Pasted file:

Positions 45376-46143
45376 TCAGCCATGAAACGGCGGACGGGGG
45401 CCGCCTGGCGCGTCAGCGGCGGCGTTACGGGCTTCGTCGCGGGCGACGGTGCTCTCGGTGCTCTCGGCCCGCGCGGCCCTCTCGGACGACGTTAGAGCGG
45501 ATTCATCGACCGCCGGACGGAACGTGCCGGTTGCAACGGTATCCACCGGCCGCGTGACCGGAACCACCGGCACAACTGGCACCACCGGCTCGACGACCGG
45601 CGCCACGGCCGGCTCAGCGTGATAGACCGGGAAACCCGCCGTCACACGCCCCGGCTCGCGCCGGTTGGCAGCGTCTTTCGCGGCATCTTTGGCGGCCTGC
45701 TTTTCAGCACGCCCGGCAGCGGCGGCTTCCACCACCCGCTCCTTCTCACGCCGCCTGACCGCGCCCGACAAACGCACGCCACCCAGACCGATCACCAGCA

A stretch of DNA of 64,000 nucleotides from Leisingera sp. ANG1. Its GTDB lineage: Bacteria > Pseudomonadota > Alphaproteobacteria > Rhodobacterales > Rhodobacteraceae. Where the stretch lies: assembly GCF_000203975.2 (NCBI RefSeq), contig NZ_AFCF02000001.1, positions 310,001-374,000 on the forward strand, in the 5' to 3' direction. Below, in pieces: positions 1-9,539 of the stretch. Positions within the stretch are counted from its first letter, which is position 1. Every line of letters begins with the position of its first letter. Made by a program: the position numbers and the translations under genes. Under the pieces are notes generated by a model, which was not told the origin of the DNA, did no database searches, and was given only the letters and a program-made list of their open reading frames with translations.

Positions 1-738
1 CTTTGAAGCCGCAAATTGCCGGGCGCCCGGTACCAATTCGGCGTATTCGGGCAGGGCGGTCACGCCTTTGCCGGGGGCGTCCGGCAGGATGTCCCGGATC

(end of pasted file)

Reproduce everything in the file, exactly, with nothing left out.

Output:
Positions 45376-46143
45376 TCAGCCATGAAACGGCGGACGGGGG
45401 CCGCCTGGCGCGTCAGCGGCGGCGTTACGGGCTTCGTCGCGGGCGACGGTGCTCTCGGTGCTCTCGGCCCGCGCGGCCCTCTCGGACGACGTTAGAGCGG
45501 ATTCATCGACCGCCGGACGGAACGTGCCGGTTGCAACGGTATCCACCGGCCGCGTGACCGGAACCACCGGCACAACTGGCACCACCGGCTCGACGACCGG
45601 CGCCACGGCCGGCTCAGCGTGATAGACCGGGAAACCCGCCGTCACACGCCCCGGCTCGCGCCGGTTGGCAGCGTCTTTCGCGGCATCTTTGGCGGCCTGC
45701 TTTTCAGCACGCCCGGCAGCGGCGGCTTCCACCACCCGCTCCTTCTCACGCCGCCTGACCGCGCCCGACAAACGCACGCCACCCAGACCGATCACCAGCA

A stretch of DNA of 64,000 nucleotides from Leisingera sp. ANG1. Its GTDB lineage: Bacteria > Pseudomonadota > Alphaproteobacteria > Rhodobacterales > Rhodobacteraceae. Where the stretch lies: assembly GCF_000203975.2 (NCBI RefSeq), contig NZ_AFCF02000001.1, positions 310,001-374,000 on the forward strand, in the 5' to 3' direction. Below, in pieces: positions 1-9,539 of the stretch. Positions within the stretch are counted from its first letter, which is position 1. Every line of letters begins with the position of its first letter. Made by a program: the position numbers and the translations under genes. Under the pieces are notes generated by a model, which was not told the origin of the DNA, did no database searches, and was given only the letters and a program-made list of their open reading frames with translations.

Positions 1-738
1 CTTTGAAGCCGCAAATTGCCGGGCGCCCGGTACCAATTCGGCGTATTCGGGCAGGGCGGTCACGCCTTTGCCGGGGGCGTCCGGCAGGATGTCCCGGATC